• Culture and change have been a big theme – need to reflect on our culture

    I instigated the idea of culture change to the conference on day one, explaining that it is possible to change the culture of an organisation, but it does take time and hard work. The benefits that MMU have had by doing this have been immense. Staff have wanted to be apart of the change, wanted to be recognised for helping with the culture change and have helped instil the ‘can do attitude’, the ability to move forward and put IT Service back on the university agenda. The theme continued with Paul McGee (the SUMO man). Paul made us think about how we approach certain things, how we think about our work and how, if we change our approach the difference it can make to both our work and lives in general.

    Overall, there was a good buzz around the conference, delegates we using the important free time to network with other colleagues, sharing ideas and looking for ways of improving the services they offer. The twitter hash tag #ussc13 was full of traffic before, during and after the conference and we look forward to recreating this again next year.

    James Woodward

    HEDIIP – changing the information landscape

    The Government White Paper Students at the heart of the system (published June 2011) emphasised the need to improve the quality and timeliness of data provided by the sector and sought to reduce the data burden on institutions. Specifically, paragraph 6.22 of the Paper called for the Higher Education information landscape to be redesigned in order to arrive at a new system that meets the needs of a wider group of users; reduces the duplication that currently exists, and results in timelier and more relevant data.

    The Regulatory Partnership Group was formed to advise Government and other national agencies on issues arising from the development of the new funding and regulatory regime for higher education in England. The Group commissioned a feasibility study into redesigning the information landscape. The report A pathway to reform made a number of recommendations including that the key stakeholders should establish a collective oversight of the information landscape to achieve a more efficient and effective system of governance. The report called for programme of work to be established to create a more coherent set of arrangements for the collection, sharing and dissemination of data and information about the HE system. The Regulatory Partnership Group accepted the recommendations in the report and commissioned a series of projects to carry them forward.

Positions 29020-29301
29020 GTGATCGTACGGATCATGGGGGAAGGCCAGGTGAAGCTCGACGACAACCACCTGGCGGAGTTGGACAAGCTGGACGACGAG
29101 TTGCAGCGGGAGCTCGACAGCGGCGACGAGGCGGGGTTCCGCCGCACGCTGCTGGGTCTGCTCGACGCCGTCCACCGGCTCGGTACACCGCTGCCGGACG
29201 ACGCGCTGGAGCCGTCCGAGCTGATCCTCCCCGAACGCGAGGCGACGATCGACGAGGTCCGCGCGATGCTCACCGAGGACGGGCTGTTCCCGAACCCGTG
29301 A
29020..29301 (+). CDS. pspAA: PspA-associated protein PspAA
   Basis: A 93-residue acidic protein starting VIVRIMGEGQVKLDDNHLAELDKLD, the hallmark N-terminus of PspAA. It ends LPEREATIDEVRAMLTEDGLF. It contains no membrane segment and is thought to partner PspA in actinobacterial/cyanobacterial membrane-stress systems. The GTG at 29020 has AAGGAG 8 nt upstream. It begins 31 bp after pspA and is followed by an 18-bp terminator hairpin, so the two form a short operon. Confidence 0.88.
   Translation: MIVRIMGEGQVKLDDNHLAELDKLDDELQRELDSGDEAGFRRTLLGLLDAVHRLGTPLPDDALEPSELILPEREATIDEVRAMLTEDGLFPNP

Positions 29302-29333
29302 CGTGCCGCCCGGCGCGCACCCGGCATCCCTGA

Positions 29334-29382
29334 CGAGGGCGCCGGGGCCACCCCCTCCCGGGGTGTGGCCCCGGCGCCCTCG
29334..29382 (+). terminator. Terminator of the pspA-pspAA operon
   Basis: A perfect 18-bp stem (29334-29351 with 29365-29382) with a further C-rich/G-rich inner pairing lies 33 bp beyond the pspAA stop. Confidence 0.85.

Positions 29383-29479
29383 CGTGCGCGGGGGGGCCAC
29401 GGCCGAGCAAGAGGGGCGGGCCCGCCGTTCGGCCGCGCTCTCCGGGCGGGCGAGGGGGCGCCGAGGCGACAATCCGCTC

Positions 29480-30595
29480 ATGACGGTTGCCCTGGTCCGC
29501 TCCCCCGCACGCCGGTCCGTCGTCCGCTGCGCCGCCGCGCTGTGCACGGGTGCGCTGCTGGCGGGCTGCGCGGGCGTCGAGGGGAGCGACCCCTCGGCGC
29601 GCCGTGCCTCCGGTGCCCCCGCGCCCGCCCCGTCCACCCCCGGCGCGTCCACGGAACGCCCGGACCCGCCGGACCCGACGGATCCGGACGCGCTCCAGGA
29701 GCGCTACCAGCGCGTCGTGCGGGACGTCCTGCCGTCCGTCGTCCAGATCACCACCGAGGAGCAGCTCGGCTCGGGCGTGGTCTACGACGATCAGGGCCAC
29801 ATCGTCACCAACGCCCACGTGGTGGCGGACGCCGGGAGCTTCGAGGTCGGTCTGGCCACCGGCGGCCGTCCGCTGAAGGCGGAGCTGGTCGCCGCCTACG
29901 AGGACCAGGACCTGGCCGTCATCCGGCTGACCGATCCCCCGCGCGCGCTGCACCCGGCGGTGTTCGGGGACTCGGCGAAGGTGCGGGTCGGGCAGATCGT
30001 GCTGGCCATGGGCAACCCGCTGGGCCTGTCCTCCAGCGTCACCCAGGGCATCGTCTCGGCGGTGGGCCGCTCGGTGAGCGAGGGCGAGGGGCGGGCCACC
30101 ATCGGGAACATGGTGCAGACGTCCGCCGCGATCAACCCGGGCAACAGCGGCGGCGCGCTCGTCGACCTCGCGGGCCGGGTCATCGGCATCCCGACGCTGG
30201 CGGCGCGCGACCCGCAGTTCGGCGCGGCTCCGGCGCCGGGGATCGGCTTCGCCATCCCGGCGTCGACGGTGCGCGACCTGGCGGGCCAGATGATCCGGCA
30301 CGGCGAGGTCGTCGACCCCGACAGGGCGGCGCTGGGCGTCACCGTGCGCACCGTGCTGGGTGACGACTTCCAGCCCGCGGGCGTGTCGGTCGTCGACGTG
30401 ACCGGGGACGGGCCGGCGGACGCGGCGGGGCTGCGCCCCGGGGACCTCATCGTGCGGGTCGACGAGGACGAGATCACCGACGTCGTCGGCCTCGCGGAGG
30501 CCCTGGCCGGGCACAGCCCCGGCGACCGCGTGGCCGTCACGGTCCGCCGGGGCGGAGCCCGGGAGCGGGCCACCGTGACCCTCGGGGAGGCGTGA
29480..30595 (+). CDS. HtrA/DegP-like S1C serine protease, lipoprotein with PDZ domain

The Higher Education Data and Information Improvement Programme (HEDIIP) is being established to manage this work. The first outputs from the projects, roadmaps to a new Joint Academic Coding System and implementation of the Unique Learner Number, have now been published on the HEDIIP website. As HEDIIP evolves, it is likely that new interfaces between institutional systems and the new information landscape will have to be developed. UCISA will seek to ensure that these are specified in a timely manner to allow systems suppliers to be able to plan the development, testing and roll out to their customers.

    Andy Youell, HEDIIP Director, is speaking on the Programme at the CISG Conference in Brighton in November.